Here’s to you, rugged airline passengers

Tommy De Seno Contributor
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“If you want something done right, do it yourself.” – Miles Coverdale

One of the defining differences between the American political right and left is their argument over rugged individualism vs. dependence upon government.

When people depend on themselves they thrive compared to those who trust in government, and that’s proved time and again in history. People who took it upon themselves to leave New Orleans in advance of Hurricane Katrina fared better than those who waited on their roofs for government helicopters that never arrived.

Similarly, America has repeatedly seen the benefits of individual action when it comes to battling terrorists on airliners.

The Christmas Day “underpants bomber” was foiled not by government, but the heads-up awareness and physical prowess of other passengers, including one who burned his own hands dosing the flames that could have destroyed the plane.

“Shoe bomber” Richard Reid was foiled by at least 3 individuals who jumped him and kept him tied up for the reminder of the flight.

America will forever be indebted to Todd Beamer and his mile-high militia not only for yelling “Let’s Roll” and stopping the terrorists on Flight 93 from destroying the Capital and killing more people on 9/11, but also for telling terrorists that the fight was on – individual Americans were not going to take it.

Yet despite those individuals succeeding where government failed, the current debate on airline safety still centers on what the government will do with pat downs and full body x-rays rather than what we expect individuals to do for ourselves.

Even worse, the Transportation Safety Administration passed what some are calling an “anti-heroics” rule: Starting this past Christmas week, airline travelers are ordered to stay in their seats an hour before their flight lands. The people in Washington who can’t spot a terrorist when his own father is pointing at him don’t want you to even try to spot him.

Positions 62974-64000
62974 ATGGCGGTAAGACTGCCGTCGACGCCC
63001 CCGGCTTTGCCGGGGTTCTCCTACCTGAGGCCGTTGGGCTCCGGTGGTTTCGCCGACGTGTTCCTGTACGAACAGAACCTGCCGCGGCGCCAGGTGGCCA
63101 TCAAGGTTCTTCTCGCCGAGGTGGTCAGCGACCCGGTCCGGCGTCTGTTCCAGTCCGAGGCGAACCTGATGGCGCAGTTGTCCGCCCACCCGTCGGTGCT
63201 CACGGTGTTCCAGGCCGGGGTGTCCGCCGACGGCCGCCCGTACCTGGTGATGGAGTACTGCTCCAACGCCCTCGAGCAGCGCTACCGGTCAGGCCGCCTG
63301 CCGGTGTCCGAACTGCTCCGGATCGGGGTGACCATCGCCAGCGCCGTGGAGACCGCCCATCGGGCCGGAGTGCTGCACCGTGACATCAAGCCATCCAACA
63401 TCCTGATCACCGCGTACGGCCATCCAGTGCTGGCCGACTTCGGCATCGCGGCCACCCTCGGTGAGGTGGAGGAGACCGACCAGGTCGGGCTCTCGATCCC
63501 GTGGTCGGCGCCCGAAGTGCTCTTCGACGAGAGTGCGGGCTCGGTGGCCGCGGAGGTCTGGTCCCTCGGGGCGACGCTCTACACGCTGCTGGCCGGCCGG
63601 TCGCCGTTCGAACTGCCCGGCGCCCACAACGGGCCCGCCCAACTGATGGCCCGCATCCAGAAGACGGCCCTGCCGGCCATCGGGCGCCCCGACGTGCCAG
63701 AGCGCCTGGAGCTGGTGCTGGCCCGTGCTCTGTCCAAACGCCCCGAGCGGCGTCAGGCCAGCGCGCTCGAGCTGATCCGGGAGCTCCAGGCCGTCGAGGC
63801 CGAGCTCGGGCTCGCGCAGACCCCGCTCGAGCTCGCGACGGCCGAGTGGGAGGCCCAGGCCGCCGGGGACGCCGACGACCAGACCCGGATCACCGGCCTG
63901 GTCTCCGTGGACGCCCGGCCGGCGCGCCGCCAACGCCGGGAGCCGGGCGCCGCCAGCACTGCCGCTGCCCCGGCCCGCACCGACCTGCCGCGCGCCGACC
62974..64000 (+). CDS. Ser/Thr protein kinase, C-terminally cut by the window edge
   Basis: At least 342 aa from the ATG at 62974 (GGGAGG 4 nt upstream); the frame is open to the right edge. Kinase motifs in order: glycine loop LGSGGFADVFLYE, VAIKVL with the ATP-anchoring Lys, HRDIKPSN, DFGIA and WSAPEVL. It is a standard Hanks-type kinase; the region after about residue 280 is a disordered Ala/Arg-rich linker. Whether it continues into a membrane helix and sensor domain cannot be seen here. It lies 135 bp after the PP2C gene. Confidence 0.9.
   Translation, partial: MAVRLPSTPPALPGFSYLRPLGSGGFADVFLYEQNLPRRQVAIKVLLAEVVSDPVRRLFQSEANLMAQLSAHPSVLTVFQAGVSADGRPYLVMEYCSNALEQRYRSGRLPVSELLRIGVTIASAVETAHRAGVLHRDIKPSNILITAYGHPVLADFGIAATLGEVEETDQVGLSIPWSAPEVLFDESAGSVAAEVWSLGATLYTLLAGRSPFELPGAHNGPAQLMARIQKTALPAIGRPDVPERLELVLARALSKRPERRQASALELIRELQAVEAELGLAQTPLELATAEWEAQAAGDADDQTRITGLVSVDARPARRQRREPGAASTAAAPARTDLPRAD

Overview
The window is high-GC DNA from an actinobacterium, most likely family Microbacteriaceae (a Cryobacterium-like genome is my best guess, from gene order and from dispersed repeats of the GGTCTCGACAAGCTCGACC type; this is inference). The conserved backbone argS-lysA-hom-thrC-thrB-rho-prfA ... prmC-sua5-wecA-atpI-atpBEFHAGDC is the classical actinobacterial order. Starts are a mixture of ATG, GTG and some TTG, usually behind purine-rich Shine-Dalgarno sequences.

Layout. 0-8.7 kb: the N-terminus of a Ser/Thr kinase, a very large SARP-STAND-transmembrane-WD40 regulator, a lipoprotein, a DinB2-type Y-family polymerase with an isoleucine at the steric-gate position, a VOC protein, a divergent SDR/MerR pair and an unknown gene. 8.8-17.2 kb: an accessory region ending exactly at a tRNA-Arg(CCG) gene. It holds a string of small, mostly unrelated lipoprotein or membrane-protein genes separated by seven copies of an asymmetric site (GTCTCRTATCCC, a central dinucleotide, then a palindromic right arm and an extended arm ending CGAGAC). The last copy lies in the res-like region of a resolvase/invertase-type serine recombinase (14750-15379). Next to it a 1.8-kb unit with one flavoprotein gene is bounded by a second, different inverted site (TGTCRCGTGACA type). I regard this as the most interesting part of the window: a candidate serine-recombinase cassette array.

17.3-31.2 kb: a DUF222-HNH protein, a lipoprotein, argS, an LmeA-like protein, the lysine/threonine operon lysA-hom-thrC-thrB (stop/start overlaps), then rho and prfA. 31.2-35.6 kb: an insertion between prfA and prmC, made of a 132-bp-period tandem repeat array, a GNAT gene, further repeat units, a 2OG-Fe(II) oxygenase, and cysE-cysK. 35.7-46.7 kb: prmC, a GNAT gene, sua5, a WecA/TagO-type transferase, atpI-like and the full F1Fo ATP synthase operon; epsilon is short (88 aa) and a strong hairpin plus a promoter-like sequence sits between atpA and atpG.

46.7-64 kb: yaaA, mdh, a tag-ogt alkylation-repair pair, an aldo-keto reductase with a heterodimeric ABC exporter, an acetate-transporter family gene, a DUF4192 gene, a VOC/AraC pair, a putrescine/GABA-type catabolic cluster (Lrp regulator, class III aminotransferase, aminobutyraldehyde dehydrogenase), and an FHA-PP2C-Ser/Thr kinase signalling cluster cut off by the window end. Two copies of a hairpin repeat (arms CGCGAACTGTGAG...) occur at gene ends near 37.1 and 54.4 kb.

It’s highly doubtful that a “stay in your seat” rule will keep a terrorist there, but it will take away the opportunity of some passengers to catch a glimpse of a terrorist lighting a fuse leading to his sandals or his jockstrap.

Obama’s curtailing of individual action stands in sharp contrast to what the Bush administration asked of people after 9/11. President Bush had a policy of asking the average American to be a part of the fight against terror. On December 03, 2001, Homeland Security Director Tom Ridge issued this statement:
“The President also reminded all of us that a terrorism alert is not a signal to stop your life. It is a call to be vigilant, to know that your government is on high alert and to add your eyes and your ears to our efforts to find and stop those who want to do us harm.”

The Bush and Obama responses to fighting terror at home personify the “individual action vs. government control” debate.

It makes most sense to keep the individual in the loop to fight terror where the government has failed. That’s not to say America’s intelligence services haven’t foiled terrorist plots since 9/11. They very publically have. But that’s no reason to shut down the American individual as a terror-stopper, especially considering his success in stopping airplane attacks.

While the TSA spends time checking your toddler’s sneakers and your granny’s hand-crocheted purse for explosives, remember this: Even if a law or administrative rule says the government can’t profile, nothing says that you as a passenger can’t do it.

If it’s in your nature to look for someone resembling Timothy McVeigh on an airplane, no one will stand in your way. However, considering that starting with the killing of U.S. Ambassador Adolph Dubs in Afghanistan in 1979 right up to the Ft. Hood terror attack in 2009 most terrorists are Islamic Jihadists aged 18 to 35, Las Vegas-styled odds suggest you might want to keep an eye out for them, too.

So here’s to you, Mr. and Ms. Rugged Airline Passenger. Keep protecting yourselves from terrorists where the government can’t do it.

Tommy De Seno is a political columnist with the triCityNews in New Jersey, a Fox News Forum Contributor and editor of the blog Justified Right. Read more Tommy De Seno at www.JustifiedRight.com.